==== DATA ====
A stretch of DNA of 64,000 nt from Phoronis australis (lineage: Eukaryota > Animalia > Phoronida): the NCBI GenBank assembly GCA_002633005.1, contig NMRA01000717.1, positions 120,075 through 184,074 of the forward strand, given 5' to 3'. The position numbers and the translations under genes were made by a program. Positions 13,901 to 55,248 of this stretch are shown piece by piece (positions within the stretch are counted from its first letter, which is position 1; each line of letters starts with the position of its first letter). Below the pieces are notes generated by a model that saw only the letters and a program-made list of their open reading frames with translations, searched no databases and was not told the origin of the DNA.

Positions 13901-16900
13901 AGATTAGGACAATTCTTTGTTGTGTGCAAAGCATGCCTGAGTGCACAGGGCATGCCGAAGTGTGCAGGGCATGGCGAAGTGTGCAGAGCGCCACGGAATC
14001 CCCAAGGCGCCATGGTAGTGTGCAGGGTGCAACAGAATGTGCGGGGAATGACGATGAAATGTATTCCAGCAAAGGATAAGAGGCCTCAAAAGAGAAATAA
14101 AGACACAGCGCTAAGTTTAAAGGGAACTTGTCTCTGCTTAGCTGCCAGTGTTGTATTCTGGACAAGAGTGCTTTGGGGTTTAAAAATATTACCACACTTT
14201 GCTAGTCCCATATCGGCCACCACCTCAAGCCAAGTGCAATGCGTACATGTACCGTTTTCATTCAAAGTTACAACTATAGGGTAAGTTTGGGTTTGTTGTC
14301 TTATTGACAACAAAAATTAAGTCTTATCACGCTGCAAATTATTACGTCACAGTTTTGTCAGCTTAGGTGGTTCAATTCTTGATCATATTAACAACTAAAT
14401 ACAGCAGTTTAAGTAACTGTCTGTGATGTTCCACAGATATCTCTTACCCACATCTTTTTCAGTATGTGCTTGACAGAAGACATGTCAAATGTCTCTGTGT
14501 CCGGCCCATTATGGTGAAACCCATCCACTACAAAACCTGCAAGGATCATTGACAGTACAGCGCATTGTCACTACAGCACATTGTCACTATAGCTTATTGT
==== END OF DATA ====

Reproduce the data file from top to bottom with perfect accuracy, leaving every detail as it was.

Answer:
A stretch of DNA of 64,000 nt from Phoronis australis (lineage: Eukaryota > Animalia > Phoronida): the NCBI GenBank assembly GCA_002633005.1, contig NMRA01000717.1, positions 120,075 through 184,074 of the forward strand, given 5' to 3'. The position numbers and the translations under genes were made by a program. Positions 13,901 to 55,248 of this stretch are shown piece by piece (positions within the stretch are counted from its first letter, which is position 1; each line of letters starts with the position of its first letter). Below the pieces are notes generated by a model that saw only the letters and a program-made list of their open reading frames with translations, searched no databases and was not told the origin of the DNA.

Positions 13901-16900
13901 AGATTAGGACAATTCTTTGTTGTGTGCAAAGCATGCCTGAGTGCACAGGGCATGCCGAAGTGTGCAGGGCATGGCGAAGTGTGCAGAGCGCCACGGAATC
14001 CCCAAGGCGCCATGGTAGTGTGCAGGGTGCAACAGAATGTGCGGGGAATGACGATGAAATGTATTCCAGCAAAGGATAAGAGGCCTCAAAAGAGAAATAA
14101 AGACACAGCGCTAAGTTTAAAGGGAACTTGTCTCTGCTTAGCTGCCAGTGTTGTATTCTGGACAAGAGTGCTTTGGGGTTTAAAAATATTACCACACTTT
14201 GCTAGTCCCATATCGGCCACCACCTCAAGCCAAGTGCAATGCGTACATGTACCGTTTTCATTCAAAGTTACAACTATAGGGTAAGTTTGGGTTTGTTGTC
14301 TTATTGACAACAAAAATTAAGTCTTATCACGCTGCAAATTATTACGTCACAGTTTTGTCAGCTTAGGTGGTTCAATTCTTGATCATATTAACAACTAAAT
14401 ACAGCAGTTTAAGTAACTGTCTGTGATGTTCCACAGATATCTCTTACCCACATCTTTTTCAGTATGTGCTTGACAGAAGACATGTCAAATGTCTCTGTGT
14501 CCGGCCCATTATGGTGAAACCCATCCACTACAAAACCTGCAAGGATCATTGACAGTACAGCGCATTGTCACTACAGCACATTGTCACTATAGCTTATTGT